Minot Missileers Did Worse Than Earlier Thought on 2013 Inspection

Global Security Newswire Staff
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Global Security Newswire Staff
March 14, 2014, 8:49 a.m.

U.S. mis­sile launch-con­trol of­ficers at a base in North Dakota per­formed worse than was ori­gin­ally un­der­stood on a March 2013 read­i­ness in­spec­tion.

The mis­sileers at Minot Air Force Base would have flunked their part of the live ex­am­in­a­tion were it not for the su­per­i­or scores earned by oth­ers on the mis­sile-op­er­a­tions team, in­clud­ing cook staff and fa­cil­ity man­agers, the As­so­ci­ated Press re­por­ted on Thursday. The com­pil­a­tion of scores meant that the 91st Mis­sile Wing earned the equi­val­ent of a “D” rat­ing for its demon­strated know­ledge of Minute­man 3 in­ter­con­tin­ent­al bal­list­ic-mis­sile fir­ing pro­ced­ures.

The per­form­ance and at­ti­tude is­sues of some Minot mis­sileers was so poor dur­ing the in­spec­tion that cer­ti­fic­a­tions for 19 launch of­ficers were taken away last April.

Of 11 mis­sile crew per­son­nel tested on a launch sim­u­lat­or dur­ing the re­view, three of­ficers re­ceived an “un­qual­i­fied” rat­ing, which the Air Force char­ac­ter­izes as show­ing “an un­ac­cept­able level of safety, per­form­ance or know­ledge.”

Sub­sequent in­spec­tions of the Minot mis­sileers have res­ul­ted in ex­cel­lent grades.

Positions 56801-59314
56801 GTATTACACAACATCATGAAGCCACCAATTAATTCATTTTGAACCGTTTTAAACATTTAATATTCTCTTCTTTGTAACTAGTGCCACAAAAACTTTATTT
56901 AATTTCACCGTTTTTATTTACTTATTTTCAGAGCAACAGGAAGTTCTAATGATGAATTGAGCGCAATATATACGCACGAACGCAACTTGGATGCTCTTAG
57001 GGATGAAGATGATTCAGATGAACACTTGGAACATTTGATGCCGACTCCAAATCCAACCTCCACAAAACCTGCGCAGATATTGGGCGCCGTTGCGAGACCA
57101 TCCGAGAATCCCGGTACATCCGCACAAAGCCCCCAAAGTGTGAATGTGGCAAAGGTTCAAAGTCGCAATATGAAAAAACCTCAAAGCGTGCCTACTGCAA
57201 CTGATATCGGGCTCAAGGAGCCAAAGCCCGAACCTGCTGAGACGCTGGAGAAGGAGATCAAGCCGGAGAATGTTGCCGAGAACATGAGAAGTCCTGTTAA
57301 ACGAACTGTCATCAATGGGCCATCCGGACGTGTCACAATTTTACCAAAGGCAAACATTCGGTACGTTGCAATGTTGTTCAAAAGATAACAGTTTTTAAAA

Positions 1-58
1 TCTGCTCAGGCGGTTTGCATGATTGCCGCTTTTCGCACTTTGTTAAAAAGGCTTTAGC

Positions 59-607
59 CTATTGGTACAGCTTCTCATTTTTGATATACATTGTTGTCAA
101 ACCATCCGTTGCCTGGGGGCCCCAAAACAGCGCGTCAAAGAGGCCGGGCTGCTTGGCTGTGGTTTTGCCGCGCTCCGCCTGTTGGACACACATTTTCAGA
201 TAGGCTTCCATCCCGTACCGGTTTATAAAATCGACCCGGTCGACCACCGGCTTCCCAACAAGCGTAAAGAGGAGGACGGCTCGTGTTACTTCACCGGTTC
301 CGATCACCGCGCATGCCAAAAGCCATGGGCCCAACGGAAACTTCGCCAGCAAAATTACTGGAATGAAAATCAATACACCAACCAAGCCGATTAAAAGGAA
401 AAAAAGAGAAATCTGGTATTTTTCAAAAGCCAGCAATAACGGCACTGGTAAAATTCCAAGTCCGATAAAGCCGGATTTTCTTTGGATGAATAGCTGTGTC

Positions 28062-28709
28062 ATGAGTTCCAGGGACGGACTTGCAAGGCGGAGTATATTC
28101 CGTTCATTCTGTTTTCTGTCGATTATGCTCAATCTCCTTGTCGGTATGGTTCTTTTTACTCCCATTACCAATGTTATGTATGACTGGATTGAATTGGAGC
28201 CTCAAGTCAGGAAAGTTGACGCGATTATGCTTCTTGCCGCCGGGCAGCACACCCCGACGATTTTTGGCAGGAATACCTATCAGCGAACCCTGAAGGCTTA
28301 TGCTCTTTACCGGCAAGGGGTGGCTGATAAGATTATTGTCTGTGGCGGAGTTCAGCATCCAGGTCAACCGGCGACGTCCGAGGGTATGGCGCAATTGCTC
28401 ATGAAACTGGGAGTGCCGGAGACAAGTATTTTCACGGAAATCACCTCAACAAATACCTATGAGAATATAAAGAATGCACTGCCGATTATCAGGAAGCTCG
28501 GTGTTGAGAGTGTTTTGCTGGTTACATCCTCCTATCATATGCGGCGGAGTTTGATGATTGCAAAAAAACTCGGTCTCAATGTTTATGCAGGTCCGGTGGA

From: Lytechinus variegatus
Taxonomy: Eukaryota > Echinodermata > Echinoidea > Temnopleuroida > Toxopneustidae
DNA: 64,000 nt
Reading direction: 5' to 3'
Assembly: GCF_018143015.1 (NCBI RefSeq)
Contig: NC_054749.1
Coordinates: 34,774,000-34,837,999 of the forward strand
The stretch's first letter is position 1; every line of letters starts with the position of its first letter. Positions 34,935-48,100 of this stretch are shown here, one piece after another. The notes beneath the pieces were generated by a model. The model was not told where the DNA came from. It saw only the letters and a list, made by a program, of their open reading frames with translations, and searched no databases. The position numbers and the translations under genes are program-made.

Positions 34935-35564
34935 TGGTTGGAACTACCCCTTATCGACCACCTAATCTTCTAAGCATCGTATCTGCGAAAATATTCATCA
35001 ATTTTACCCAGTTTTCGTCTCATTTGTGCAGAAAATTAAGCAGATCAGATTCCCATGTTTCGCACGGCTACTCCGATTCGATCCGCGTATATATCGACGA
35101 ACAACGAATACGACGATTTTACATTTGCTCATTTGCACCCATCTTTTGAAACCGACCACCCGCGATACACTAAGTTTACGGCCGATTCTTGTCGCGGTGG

A form­al Air Force in­vest­ig­a­tion in­to the reas­ons for the poor 2013 in­spec­tion found that a core con­trib­ut­ing factor was in­ad­equate util­iz­a­tion of reg­u­lar, writ­ten pro­fi­ciency ex­ams. The in­vest­ig­a­tion found that Minot seni­or of­ficers did not en­cour­age a “cul­ture of ac­count­ab­il­ity” and failed to en­sure that test-tak­ing was su­per­vised.

“‘Group test­ing’ was viewed as ‘tak­ing care of each oth­er,’” reads one Air Force doc­u­ment, ac­quired by AP.

Minot thus far has not been im­plic­ated in an Air Force probe in­to cheat­ing by mis­sileers on routine pro­fi­ciency ex­ams. That in­vest­ig­a­tion to date has fo­cused on Malmstrom Air Force Base in Montana, where more than 90 launch of­ficers have been benched for either dir­ect or in­dir­ect in­volve­ment in a test-cheat­ing ring. However, the rev­el­a­tions about a lax ex­am­in­a­tion en­vir­on­ment at Minot sug­gest that cheat­ing could be a prob­lem at the North Dakota base, as well, ac­cord­ing to AP.

Mul­tiple re­cent scan­dals in the Air Force’s ICBM mis­sion in­volving cheat­ing, drug pos­ses­sion and fail­ure to fol­low se­cur­ity rules promp­ted De­fense Sec­ret­ary Chuck Hagel to or­der a whole­sale re­view of per­son­nel is­sues in­side the mil­it­ary’s vari­ous nuc­le­ar activ­it­ies. The Air Force says it is study­ing op­tions for re­form­ing its mis­sileer cul­ture.

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